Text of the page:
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A widow has taken her dispute to the High Court as she battles overturn her dead husband’s Will. Mr and Mrs Vindis were in the midst of going through divorce proceedings when the husband died before the dissolution could be finalised, meaning that his £12 million estate was shared out in accordance to his Will. Mr Vindis made a Will which would make the couple’s two children the main beneficiaries of his estate, leaving Mrs Vindis with just £36,000 alongside her half share in a number of properties.

The couple had been together for nearly 40 years before they separated in 2011, two years before the death. It’s said that the couple lived a lavish lifestyle, owning multiple homes and a number of valuable cars and this is the lifestyle that Mrs Vindis was used to. The widow, 59, says that she would have been given half of the fortune if the divorce had been finalised and wants the Will to be overturned to fund her ‘reasonable needs’.

The Multiple Bickering Parties

Mrs Vindis isn’t the only party who has had their say over how the vast estate should be distributed. The couple’s two older children, who are 26 and 28, have said they support their mother but have made it clear that their dad wanted the two children to inherit the “lion’s share” of the estate.

Also trying to stake a claim on the estate are Mr Vindis’ two sisters. They say that they were excluded from the car dealership family business that enabled Mr Vindis to accumulate his fortune. The business was founded by their father and the two sisters claim that they were promised an equal share but have not received this.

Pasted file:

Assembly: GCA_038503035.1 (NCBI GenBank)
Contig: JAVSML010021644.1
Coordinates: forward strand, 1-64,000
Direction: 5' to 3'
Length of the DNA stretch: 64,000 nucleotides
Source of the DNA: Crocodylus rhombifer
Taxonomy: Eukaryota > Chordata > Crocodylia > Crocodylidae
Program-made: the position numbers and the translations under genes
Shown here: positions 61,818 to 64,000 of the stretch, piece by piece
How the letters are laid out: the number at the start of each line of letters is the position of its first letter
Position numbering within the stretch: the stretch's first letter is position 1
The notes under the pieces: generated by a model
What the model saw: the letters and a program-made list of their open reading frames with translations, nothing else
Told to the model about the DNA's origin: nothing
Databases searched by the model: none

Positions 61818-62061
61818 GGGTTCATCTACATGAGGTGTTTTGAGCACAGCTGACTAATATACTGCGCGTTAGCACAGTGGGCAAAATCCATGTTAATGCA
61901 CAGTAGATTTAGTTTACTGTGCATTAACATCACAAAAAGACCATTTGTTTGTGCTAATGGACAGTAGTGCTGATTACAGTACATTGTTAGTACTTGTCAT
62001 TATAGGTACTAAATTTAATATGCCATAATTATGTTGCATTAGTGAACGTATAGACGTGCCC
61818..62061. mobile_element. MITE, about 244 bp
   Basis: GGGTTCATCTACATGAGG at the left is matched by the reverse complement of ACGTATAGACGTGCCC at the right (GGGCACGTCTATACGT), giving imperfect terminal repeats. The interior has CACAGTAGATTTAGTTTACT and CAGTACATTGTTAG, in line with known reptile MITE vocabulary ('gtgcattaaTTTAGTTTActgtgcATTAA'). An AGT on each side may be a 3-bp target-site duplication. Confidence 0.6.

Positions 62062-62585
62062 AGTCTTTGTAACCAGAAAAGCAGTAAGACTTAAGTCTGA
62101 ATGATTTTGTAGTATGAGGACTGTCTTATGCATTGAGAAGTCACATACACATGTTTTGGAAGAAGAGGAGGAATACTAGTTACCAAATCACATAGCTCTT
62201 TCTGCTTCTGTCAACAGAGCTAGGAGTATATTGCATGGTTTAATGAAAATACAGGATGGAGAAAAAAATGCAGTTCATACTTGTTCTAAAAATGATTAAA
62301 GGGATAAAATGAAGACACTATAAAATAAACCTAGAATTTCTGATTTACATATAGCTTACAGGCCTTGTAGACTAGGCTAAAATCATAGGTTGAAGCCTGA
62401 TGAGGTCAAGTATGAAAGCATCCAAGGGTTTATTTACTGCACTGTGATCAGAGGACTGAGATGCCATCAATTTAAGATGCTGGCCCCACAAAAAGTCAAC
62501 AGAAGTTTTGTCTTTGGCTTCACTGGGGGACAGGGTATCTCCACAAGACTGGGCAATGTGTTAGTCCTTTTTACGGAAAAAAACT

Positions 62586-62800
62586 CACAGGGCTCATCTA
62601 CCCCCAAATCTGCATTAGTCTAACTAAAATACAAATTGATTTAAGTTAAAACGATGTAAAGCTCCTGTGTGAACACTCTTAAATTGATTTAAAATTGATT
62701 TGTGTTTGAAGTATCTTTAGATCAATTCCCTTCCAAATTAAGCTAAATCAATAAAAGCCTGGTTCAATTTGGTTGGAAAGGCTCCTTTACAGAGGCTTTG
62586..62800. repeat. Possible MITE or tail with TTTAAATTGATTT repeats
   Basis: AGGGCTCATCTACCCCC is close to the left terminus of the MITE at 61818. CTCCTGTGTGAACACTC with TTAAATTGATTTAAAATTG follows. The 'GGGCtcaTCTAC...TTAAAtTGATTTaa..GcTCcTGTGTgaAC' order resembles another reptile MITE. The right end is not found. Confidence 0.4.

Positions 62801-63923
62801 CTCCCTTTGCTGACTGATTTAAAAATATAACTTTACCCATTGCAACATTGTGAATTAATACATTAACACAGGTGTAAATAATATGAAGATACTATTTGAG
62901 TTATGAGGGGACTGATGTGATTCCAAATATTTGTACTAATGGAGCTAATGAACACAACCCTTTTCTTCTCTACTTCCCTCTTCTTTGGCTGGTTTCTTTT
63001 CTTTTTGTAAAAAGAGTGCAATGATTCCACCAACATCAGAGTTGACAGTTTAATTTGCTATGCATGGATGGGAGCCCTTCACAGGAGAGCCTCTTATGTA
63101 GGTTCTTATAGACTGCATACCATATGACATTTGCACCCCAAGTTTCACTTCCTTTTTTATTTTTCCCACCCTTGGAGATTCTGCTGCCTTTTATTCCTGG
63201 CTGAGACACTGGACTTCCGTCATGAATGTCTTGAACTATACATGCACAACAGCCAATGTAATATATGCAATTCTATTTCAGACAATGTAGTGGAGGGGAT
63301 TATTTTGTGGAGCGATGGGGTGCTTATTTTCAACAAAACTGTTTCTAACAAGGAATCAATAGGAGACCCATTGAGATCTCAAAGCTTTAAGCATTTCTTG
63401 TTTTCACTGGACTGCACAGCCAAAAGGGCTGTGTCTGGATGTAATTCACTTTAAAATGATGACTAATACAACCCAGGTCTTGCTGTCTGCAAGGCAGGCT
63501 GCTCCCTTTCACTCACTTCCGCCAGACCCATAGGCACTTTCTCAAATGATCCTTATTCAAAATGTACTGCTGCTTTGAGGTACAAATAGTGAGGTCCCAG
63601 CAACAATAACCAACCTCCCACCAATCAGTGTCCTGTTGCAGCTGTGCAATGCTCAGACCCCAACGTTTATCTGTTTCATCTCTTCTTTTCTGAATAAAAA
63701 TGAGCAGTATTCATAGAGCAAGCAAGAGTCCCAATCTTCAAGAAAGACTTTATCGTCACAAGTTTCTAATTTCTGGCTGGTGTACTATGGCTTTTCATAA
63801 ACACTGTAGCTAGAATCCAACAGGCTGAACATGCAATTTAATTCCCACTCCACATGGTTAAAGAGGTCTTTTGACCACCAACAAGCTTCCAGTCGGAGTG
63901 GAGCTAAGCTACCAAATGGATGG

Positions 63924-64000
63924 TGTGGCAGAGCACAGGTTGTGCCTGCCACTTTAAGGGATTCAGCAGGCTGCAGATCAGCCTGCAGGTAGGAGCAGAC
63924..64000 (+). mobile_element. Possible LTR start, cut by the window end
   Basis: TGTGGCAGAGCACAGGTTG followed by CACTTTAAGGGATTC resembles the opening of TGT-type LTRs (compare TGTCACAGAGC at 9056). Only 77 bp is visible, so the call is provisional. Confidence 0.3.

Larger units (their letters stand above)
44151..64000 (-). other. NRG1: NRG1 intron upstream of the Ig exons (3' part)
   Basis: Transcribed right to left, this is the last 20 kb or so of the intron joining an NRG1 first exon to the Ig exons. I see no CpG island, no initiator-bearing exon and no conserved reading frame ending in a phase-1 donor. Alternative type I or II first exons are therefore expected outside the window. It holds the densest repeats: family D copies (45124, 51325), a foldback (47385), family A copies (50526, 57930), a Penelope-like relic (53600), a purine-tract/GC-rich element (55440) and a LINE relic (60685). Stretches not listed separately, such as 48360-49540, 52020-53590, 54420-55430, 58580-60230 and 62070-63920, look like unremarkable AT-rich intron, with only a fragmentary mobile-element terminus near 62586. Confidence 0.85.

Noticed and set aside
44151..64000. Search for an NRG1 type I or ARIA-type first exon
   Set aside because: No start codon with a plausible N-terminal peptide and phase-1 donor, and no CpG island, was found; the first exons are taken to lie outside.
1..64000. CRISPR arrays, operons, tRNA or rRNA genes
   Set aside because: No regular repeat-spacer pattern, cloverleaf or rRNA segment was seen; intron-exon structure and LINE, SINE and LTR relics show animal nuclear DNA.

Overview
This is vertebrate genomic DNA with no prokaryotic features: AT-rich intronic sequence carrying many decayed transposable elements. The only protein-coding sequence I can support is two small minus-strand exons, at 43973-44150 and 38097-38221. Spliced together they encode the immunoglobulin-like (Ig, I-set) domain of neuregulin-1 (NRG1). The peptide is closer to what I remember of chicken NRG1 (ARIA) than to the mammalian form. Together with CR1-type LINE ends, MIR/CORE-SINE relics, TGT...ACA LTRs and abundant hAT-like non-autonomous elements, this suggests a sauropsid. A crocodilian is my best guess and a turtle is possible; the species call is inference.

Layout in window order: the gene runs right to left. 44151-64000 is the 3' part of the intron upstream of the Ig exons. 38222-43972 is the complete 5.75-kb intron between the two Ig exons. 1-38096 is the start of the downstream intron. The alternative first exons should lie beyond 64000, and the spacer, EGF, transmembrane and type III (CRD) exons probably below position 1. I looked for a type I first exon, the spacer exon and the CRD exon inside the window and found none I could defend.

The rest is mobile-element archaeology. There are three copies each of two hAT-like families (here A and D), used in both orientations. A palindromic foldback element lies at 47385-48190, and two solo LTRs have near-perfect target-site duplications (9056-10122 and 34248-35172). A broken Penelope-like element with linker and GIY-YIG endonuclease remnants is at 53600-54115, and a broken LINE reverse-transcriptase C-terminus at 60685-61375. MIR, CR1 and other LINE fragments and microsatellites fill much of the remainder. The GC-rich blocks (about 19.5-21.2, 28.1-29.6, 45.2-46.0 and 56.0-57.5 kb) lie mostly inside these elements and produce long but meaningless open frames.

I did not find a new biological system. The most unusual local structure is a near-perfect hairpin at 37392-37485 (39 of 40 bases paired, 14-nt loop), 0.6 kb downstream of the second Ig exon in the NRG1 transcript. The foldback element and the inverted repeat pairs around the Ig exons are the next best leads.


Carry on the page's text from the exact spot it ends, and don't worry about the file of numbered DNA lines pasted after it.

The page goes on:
Mr Vindis’ two children have retorted, saying that if their mother gets an increased share and so do their aunties, their inheritance will dwindle away which will ultimately ‘undermine’ their father’s wishes and desire to provide for their maintenance and financial security.

All in all, the three parties have a dispute battle on their hands to ensure they get what they think they are entitled to. The High Court listened to the case for two days, but it will return to court at a later date when more evidence has been gathered.

Intention’s clear?

A Will accompanied by a letter of intentions makes Mr Vindis’ wishes crystal clear, but it’s a question of whether it is fair. The reports say Mrs Vindis earns £11,000 a year which isn’t enough to fund her reasonable needs according to her barrister. The fact that the couple were going through a divorce and that Mrs Vindis was set to inherit around half of the estate just before his death may work in her favour to get a larger share of the estate.

If Mr Vindis had not made any Will at all then his estate would have been shared out under the rules of intestacy, which sees the surviving partner get an absolute interest in half of the estate with the other half divided equally between the surviving children. He went out of his way to plan for the future of his family in a way that he wanted, but it is now up to the Judge to decide whether his children keep the larger share of the inheritance.

Dispute Resolution Experts at Gorvins

If you have a Will dispute on your hands or believe that you have been treated unfairly then give our expert team of solicitors a call. You can reach our Dispute Resolution team by calling 0161 930 5151 or send an email to